Potential role of a free-living nematode, Caenorhabditis elegans, in preharvest contamination of fruits and vegetables with Salmonella Newport
Kenney, Stephen Jeffrey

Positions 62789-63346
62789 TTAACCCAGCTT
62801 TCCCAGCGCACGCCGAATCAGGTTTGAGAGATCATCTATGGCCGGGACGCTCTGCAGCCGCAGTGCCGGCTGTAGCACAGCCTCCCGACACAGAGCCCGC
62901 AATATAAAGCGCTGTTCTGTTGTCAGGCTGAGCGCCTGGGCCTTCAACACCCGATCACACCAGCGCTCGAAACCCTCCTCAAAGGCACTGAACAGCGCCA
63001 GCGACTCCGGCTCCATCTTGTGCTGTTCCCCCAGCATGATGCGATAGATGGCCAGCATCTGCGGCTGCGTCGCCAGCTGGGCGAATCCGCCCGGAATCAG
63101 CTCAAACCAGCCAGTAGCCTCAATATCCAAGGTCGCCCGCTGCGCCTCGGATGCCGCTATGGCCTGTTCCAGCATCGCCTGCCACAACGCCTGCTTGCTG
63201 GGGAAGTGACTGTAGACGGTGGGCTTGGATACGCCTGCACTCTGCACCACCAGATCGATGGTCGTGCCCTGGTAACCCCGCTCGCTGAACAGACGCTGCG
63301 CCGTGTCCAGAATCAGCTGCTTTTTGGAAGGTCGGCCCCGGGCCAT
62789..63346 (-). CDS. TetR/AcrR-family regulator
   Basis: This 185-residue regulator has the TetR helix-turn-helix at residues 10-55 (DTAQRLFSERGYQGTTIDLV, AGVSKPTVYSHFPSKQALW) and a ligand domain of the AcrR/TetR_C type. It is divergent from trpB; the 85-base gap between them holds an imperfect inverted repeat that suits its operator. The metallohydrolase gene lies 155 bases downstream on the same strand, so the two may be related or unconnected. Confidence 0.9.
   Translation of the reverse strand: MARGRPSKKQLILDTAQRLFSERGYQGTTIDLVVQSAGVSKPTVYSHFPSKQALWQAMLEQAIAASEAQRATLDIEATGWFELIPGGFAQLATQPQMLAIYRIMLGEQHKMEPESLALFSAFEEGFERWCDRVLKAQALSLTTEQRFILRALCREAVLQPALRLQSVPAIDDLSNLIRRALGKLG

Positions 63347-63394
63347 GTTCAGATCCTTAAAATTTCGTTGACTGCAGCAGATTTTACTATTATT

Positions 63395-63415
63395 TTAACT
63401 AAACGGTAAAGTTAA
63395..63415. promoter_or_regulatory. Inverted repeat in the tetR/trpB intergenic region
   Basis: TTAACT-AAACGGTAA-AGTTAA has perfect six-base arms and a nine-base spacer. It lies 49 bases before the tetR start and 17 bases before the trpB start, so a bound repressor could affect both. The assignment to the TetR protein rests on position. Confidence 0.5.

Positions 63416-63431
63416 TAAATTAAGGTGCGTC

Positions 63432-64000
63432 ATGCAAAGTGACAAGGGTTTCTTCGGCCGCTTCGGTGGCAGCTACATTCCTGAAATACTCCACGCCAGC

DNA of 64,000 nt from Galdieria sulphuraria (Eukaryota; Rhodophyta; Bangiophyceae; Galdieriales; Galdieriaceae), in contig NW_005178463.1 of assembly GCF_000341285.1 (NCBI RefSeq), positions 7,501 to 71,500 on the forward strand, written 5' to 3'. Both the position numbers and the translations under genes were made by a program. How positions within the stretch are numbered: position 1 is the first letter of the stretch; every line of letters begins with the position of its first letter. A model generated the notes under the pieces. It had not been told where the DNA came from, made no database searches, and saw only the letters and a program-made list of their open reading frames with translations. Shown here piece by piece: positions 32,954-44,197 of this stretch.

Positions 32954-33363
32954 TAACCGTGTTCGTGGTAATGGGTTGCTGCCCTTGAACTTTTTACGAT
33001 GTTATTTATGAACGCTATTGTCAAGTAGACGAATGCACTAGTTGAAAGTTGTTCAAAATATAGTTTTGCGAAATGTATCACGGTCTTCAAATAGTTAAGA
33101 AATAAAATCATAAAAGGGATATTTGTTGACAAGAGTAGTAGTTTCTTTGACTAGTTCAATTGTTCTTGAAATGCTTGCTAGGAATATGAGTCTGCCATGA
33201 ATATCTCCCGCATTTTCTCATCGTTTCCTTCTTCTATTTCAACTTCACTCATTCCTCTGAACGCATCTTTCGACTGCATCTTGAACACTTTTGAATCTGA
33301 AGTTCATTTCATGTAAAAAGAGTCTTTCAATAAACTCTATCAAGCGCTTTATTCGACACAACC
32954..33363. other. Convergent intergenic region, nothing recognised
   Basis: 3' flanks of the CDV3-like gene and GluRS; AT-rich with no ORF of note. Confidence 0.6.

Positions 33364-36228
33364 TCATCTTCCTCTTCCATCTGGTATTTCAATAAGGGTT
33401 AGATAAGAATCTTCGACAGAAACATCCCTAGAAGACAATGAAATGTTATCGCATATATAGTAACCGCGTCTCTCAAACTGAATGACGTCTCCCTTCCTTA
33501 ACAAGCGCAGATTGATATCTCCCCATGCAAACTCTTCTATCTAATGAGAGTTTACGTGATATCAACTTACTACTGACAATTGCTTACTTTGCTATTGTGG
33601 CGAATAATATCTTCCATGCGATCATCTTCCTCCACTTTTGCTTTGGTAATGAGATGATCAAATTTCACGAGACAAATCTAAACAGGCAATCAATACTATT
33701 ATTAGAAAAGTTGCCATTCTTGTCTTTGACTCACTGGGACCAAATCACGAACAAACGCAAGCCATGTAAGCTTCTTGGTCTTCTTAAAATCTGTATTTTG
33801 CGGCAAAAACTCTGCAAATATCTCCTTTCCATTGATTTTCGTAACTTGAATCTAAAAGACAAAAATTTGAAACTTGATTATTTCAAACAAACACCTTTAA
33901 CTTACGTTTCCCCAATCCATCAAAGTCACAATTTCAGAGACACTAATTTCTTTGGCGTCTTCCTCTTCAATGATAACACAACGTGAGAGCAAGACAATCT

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Caenorhabditis elegans, a free-living nematode found in soil, has been shown to ingest human enteric pathogens, thereby potentially serving as a vector for preharvest contamination of fruits and vegetables. Factors affecting the ability of C. elegans to harbor pathogens in its gut and transport them to the surface of fruits and vegetables were studied. The effects of temperature and relative humidity on the survival and growth of Escherichia coli O157:H7, Salmonella Poona, and Salmonella Newport were assessed. Populations of ingested pathogens remained constant at 4°C, decreased significantly at 20°C, and increased significantly at 37°C within 3 days. Populations of S. Newport decreased by up to 3.44 log10 cfu/worm when infected worms were incubated at 20°C and 33% relative humidity. The efficacy of cleaners commonly used in food processing plants in killing ingested pathogens was influenced by desiccation of worms. Cleaners and sanitizers were more effective in significantly (P = 0.05) reducing the number of ingested S. Newport, but none of the test cleaners or sanitizers eliminated the pathogen at all temperature/relative humidity combinations. C. elegans migrates to bovine manure, turkey manure, composted bovine manure, composted turkey manure, and manureamended soil inoculated with S. Newport, as well as uninoculated lettuce, strawberry, and carrot on an agar medium. C. elegans survived and reproduced in turkey and bovine manures, and the presence of S. Newport did not adversely affect its behavior. When a 5-cm column of soil containing C. elegans was placed on top of bovine manure or bovine manure compost inoculated with S. Newport, which in turn was topped with a piece of lettuce, strawberry, or carrot, the pathogen was detected on the surface of the produce within 1 day. The pathogen was rarely detected on produce when C. elegans was not present in the soil. In field settings, the incidence of C. elegans ingesting human pathogens and transporting them to preharvest fruits and vegetables may be low, but on occasion this phenomenon may occur. Results from these studies reinforce the importance of sanitizing produce prior to consumption.